The last time such restrictions were discussed in Cannon Beach, there was a backlash from stakeholders who profit from short-term rentals. Since then, the growth of companies like Airbnb may have changed the playing field somewhat. But restricting transient rental of homes requires political will, and adequate enforcement means public spending.
I’m prone to consider financial incentives. An economist recently reminded me that when markets create public problems it is appropriate for government to use taxes and fees to leverage corrections. It is reasonable that homeowners who provide affordable rent to long-term tenants should receive a reduction of local taxes or fees.
We could go further. Perhaps affordable flex-housing could be incentivized by allowing owners to generate revenue from part of their property with short-term transient rentals. Local governments could assign a limited number of transient rental licenses to homeowners who are willing to participate. Part of their property could be used as affordable full-time housing to locals. The other part could be rented to vacationers.
And what happens when the owners come to the beach? That’s when the power of community could really kick in. Most people who vacation aren’t just visiting the scenery. They’re reconnecting with locals who they’ve come to know, many who provide valued services and are a central part of the vacation experience.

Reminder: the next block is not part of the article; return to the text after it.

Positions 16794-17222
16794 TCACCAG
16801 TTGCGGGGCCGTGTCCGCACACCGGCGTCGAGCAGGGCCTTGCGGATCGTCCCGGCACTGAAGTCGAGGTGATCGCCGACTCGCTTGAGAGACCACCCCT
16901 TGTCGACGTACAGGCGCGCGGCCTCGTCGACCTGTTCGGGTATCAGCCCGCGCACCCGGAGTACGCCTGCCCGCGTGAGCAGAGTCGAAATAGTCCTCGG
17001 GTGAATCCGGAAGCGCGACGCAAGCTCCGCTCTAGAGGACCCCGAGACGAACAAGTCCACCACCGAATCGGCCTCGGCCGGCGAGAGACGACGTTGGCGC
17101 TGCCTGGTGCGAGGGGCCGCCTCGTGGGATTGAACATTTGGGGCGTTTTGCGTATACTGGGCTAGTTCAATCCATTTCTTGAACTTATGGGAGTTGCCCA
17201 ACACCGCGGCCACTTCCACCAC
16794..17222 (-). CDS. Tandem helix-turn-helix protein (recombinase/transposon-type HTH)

Here’s a mental exercise for owners of vacation homes (and folks who aren’t, yet visit this area frequently). Think of a favorite local hotel, café, shop, or pub. If you are like me, a big part of visiting a beloved travel destination involves the folks who work there. Consider what it feels like when those people are harried because their places of employment are understaffed due to housing difficulties. Think about how it feels when turnover is so swift that we never develop a real rapport with anybody.
By contrast, imagine that some of the favorite folks you see on vacation are also neighbors. Relationships can take root. You can swap stories on the porch or have a barbeque in the back yard, get to know what’s really happening here. Surely many visitors would like to deepen their connections with this amazing place and it’s year-round residents.
Some may think it far-fetched to envision this remodel of the coastal housing market: from large empty spaces and sporadic superficial contact to intimate quarters and personal friendships. Yet Baby Boomers are downsizing, and Millennials are investing in tiny homes. Some deeper instinct is drawing us closer, back toward community.
Wouldn’t it be great for vacationers to become part of the local pulse, connect with folks who live here? This kind of shift would not just open a door for affordable housing. It might raise the consciousness of tourism.